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Iwo Jima Hero Honored at Keel Ceremony for Floating Marine Base

The last surviving Medal of Honor recipient from the World War II battle of Iwo Jima was honored Tuesday when his daughters welded their initials into a ship named in his honor.

Hershel “Woody” Williams, 92, received the medal from President Harry Truman in 1945 for a four-hour effort to destroy Japanese fortifications with flamethrowers and demolition charges during the fearsome battle for the Pacific island.

The island’s capture was immortalized in a photo of Marines raising the American flag atop Mount Suribachi.

The ship named in his honor is a 784-foot expeditionary sea base — a floating Marine base with quarters for 250 and a flight deck for helicopters and tilt-rotors.

The ship is fourth in an evolving class of seven vessels being built at the General Dynamics NASSCO shipyard in Barrio Logan.

Williams said he was humbled that a ship named for a “little farm boy from West Virginia” would “carry my name around the seven seas.”

“This is a miracle that can only happen one time in a life,” he told a crowd of shipyard workers, Marines and Navy personnel, including two other Medal of Honor recipients.

But he added that the real namesakes of the ship are “all of those who gave their lives so we could be free.”

His daughters Travie Ross and Tracie Ross welded their initials onto a plate that will be attached to the ship, a modern version of the keel laying ceremony of maritime history.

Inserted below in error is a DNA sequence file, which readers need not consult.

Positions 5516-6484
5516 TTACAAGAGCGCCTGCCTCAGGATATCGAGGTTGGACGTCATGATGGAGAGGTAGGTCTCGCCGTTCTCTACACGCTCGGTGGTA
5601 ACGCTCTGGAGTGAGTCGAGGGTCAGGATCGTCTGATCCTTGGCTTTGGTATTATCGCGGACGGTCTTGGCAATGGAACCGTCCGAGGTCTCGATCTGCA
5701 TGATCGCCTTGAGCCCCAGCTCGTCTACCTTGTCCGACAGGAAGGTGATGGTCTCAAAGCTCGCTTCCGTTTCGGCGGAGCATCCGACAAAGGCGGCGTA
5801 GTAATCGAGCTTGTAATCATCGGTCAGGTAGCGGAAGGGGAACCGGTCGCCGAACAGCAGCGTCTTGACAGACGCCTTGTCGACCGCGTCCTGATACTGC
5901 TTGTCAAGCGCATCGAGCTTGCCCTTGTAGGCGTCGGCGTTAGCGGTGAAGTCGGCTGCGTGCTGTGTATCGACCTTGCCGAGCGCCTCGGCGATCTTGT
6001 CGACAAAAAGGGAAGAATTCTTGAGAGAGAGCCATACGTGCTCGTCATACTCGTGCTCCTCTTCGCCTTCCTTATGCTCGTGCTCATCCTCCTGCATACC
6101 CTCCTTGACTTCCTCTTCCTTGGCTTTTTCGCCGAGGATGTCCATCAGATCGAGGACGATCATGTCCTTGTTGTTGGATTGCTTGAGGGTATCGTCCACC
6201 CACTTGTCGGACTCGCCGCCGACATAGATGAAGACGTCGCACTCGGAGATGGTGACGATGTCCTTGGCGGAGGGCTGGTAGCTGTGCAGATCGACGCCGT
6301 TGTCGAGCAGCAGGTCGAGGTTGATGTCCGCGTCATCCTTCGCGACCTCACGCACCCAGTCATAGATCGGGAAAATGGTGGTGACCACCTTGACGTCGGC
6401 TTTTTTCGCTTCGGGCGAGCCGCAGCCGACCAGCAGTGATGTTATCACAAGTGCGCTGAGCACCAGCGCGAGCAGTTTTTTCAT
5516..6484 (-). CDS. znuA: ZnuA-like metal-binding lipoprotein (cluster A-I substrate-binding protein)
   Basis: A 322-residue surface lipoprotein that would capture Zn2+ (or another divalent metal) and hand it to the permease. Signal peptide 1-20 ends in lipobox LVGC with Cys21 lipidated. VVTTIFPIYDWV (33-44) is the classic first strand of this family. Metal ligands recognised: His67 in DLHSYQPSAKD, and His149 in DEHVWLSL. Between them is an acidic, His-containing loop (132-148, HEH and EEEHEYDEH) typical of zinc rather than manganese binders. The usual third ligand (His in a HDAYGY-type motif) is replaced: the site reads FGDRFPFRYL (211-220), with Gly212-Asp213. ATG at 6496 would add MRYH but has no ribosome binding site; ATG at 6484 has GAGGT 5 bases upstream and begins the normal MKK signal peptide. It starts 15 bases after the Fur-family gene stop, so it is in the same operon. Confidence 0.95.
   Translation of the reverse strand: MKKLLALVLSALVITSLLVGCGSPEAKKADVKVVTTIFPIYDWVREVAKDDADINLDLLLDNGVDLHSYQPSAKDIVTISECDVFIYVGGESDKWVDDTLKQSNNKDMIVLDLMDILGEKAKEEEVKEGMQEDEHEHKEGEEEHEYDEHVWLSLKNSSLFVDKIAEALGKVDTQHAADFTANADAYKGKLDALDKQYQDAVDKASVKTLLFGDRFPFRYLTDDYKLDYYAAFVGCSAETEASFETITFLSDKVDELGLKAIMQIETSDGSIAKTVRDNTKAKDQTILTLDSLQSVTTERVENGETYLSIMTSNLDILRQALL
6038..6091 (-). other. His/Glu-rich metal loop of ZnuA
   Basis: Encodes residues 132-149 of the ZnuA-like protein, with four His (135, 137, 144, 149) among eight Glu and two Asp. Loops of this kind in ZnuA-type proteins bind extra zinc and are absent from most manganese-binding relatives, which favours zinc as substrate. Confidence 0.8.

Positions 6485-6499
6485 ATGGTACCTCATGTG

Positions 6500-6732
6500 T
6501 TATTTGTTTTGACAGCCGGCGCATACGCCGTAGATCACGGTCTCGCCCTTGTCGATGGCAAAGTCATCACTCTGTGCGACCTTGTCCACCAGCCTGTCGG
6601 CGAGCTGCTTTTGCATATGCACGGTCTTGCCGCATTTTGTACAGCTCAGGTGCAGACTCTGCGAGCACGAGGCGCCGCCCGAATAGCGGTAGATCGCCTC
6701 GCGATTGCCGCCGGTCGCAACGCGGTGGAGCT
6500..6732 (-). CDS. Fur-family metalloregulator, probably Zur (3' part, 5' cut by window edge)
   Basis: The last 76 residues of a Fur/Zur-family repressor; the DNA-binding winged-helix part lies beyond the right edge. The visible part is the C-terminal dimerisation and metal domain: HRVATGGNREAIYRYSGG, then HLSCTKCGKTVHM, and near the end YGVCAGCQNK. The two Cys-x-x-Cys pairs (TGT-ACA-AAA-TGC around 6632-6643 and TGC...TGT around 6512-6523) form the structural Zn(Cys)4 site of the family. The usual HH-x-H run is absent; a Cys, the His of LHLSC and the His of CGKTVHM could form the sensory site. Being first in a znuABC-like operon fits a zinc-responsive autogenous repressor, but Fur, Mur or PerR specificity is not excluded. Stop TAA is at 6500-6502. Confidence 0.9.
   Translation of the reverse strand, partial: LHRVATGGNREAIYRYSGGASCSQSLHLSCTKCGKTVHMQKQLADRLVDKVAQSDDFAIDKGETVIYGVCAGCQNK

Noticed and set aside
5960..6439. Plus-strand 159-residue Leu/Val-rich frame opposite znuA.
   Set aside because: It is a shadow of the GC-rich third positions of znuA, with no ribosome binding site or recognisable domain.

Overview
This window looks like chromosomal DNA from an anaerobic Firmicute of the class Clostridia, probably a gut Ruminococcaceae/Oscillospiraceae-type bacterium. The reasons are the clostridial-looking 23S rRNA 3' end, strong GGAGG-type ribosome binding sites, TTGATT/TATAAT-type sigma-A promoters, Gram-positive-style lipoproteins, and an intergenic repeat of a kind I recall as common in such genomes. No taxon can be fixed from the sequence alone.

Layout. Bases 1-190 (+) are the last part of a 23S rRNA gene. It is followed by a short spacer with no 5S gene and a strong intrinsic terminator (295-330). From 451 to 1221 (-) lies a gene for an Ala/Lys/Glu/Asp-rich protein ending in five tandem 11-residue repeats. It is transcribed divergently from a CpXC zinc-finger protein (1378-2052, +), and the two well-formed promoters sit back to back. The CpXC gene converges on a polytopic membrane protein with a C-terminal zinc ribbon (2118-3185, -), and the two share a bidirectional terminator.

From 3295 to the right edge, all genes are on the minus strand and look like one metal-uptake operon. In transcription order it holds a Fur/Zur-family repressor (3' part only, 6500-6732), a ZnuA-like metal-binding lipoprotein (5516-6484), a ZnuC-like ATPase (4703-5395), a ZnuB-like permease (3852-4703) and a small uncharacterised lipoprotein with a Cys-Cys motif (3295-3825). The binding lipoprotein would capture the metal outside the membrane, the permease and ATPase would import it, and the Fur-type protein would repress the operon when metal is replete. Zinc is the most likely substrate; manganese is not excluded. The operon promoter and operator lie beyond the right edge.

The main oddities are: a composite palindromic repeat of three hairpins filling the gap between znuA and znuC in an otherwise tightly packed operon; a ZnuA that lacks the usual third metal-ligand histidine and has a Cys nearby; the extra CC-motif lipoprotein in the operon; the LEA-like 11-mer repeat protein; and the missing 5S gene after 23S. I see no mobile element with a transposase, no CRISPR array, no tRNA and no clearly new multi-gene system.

The ship consists of only one steel section at this point, but will be completed in the first quarter of 2018. It will eventually consume 21,000 tons of steel.

“We are truly honored and humbled to construct the future USNS Hershel “Woody” Williams,” said Kevin Graney, vice president and general manager of NASSCO. “This ship will serve generations of Marines and sailors.”

The ship is designed as a flexible platform to support a variety of missions, including mine countermeasures, counter-piracy operations, maritime security and humanitarian missions. Its 52,000-square-foot flight deck will support MH-53 and MH-60 helicopters and eventually MV-22 Osprey titl-rotors.

About the Congressional Medal of Honor Foundation:

The Congressional Medal of Honor Foundation was founded in 1999 by the Congressional Medal of Honor Society to perpetuate the legacy of the Medal. Through character development, scholarship and citizen recognition programs based on the values embodied in the Medal — courage, sacrifice, selfless service and patriotism — the Foundation teaches all citizens that they can make a difference in the lives of others. The Foundation also supports the important work of the Congressional Medal of Honor Society. A 501(c)(3) nonprofit organization with Tax ID #25-1828488, the Foundation carries a rating of 4/4 stars for fiscal management, accountability and transparency from Charity Navigator, America's premiere nonprofit evaluator.

About the Congressional Medal of Honor Society:

The Congressional Medal of Honor Society was chartered by the Congress in 1958 to create a brotherhood among the living Medal of Honor recipients, to protect and uphold the dignity and honor of the Medal, to promote patriotism and love of country, and to inspire our youth to become worthy and dedicated citizens of our nation. Its membership consists exclusively of those individuals who have received the Medal of Honor. Today, there are 77 living recipients of the Medal of Honor. The Society is unique in that its membership hopes that there will be no need to welcome new inductees.

SOURCE Congressional Medal of Honor Foundation

 

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